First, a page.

Surgery Solves Mystery Headaches-- In-Depth Doctor's Interview
Michael Seiff, M.D., Chief of Division of Neurosurgery, Sunrise Hospital, talks about Chiari malformation and how to treat it…
What is Chiari malformation?
Dr. Michael Seiff: Chiari malformation is when a portion of the brain that should be maintained inside of the skull actually comes a little out of the base of the skull where the hole is, where the brain stem transitions to the spinal cord.
What causes that to happen?
Dr. Seiff: In the vast majority of cases, it’s because the base of the skull is actually a little too small. During development, the skull grows, and if the base of the skull lags behind the rest of the skull then the volume at the base of the skull can be a little smaller than it should be. That’s what drives a portion of the base of the brain out the hole in the bottom of the skull.
Do some people who have Chiari malformation not know that they do?
Dr. Seiff: Some people have this their whole life and never know it and never have problems from it.
What are the stages of Chiari malformation?
Dr. Seiff: It’s really just Chiari malformation type 1. Types 2, 3, and 4 are different entities, even though they have the same name, and Chiari 1 presents differently, depending on the age of presentation. In a neonate, for example, it can present with difficulty breathing and abnormal sounds during breathing. In a child, it can present with scoliosis, as well as headache with curvature of the spine. In an adult, it can present with a whole host of problems, some of which were not classically attributable to a neurosurgical issue. Over time, we’ve learned that these patients can have problems that while not in the past being attributed to a neurosurgical problem, can in fact be corrected with neurosurgery.
Are a lot of patients that you treat at their wits’ end?
Dr. Seiff: Quite often, they go quite awhile seeing multiple practitioners, and I don’t want to say misdiagnosed, but not appropriately diagnosed, until finally somebody either does the appropriate image or thinks about the right story and then sends them over to me.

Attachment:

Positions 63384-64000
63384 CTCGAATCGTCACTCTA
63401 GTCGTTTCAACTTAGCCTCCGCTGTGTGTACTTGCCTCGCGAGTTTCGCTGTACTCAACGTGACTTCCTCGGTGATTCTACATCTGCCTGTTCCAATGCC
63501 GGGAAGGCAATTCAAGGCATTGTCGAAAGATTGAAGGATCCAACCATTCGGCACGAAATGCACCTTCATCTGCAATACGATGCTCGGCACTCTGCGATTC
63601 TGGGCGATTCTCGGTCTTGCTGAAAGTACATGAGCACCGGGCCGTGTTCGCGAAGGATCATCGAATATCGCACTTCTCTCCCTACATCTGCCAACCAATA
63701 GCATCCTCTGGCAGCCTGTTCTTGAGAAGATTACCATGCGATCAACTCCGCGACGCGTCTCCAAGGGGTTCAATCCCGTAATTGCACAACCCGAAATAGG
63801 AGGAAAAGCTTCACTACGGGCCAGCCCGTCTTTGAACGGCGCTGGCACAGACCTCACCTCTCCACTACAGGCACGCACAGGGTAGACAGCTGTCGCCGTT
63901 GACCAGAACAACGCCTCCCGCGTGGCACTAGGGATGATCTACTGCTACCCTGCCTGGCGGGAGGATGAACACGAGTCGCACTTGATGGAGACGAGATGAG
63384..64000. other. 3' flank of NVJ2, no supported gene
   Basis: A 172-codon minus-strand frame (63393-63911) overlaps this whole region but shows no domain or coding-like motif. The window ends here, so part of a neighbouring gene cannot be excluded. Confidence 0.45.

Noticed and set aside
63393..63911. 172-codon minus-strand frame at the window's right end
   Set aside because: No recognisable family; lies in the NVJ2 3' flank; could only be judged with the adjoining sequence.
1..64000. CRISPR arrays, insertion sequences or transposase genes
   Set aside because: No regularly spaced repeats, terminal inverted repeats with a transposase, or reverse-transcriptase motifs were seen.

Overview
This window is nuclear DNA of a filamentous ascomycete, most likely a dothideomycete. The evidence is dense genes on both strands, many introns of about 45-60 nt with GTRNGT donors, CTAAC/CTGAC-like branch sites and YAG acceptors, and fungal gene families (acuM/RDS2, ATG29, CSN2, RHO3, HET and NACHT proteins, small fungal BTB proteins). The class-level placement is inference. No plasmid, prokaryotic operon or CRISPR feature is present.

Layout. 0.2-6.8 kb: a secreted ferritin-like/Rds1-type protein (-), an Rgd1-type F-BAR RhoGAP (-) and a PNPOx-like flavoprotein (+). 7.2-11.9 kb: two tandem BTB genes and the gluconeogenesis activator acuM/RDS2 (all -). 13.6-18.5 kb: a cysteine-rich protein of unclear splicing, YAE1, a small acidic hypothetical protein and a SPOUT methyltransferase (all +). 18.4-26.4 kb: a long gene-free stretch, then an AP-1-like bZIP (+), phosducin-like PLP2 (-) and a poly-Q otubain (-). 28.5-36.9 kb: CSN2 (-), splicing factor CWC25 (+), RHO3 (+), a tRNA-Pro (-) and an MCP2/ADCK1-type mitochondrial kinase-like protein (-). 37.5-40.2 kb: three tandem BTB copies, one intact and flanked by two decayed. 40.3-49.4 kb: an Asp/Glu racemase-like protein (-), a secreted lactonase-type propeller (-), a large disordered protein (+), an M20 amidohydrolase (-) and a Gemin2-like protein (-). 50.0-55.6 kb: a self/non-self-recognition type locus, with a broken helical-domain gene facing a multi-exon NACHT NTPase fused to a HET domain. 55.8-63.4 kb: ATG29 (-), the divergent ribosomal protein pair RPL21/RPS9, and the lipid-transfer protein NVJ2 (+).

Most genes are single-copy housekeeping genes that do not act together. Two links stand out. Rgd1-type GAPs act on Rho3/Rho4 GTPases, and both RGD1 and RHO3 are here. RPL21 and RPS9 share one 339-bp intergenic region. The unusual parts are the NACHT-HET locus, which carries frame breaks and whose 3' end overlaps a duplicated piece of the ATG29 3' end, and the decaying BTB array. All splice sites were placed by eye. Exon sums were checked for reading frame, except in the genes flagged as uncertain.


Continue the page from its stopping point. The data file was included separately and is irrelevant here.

What are some of the common misdiagnoses for Chiari malformation?
Dr. Seiff: A lot of times, they’re told that it’s in their head because MRIs or the diagnostic imaging may not be obvious as to what the problem is; they have been told they have fibromyalgia, which is a chronic pain syndrome that affects a lot of the body; they’ve been told they have chronic headaches and migraine headaches which cannot be helped by medications or traditional means, and they develop into these chronic pain type patients who are just miserable.
What would be the difference between fibromyalgia and these symptoms?
Dr. Seiff: The type of pain that a patient has who has fibromyalgia is very similar to the types of pains that a patient with Chiari malformation can have. Not every patient with Chiari malformation has that kind of pain syndrome, but if they do, it can be confused with fibromyalgia.
How do you surgically treat Chiari malformation?
Dr. Seiff: There are basically three stages to the operation. The first stage is to make the hole in the bottom of the skull bigger. Once the hole is enlarged, I then open the membrane which covers the brain stem as it transitions to the spinal cord – that’s called the dura. Once the dura is opened, the cerebellar tonsils, if they are enlarged, I shrink those up, usually with just heat, and then I put a patch on the dura to keep everything nice and loose, and then I close.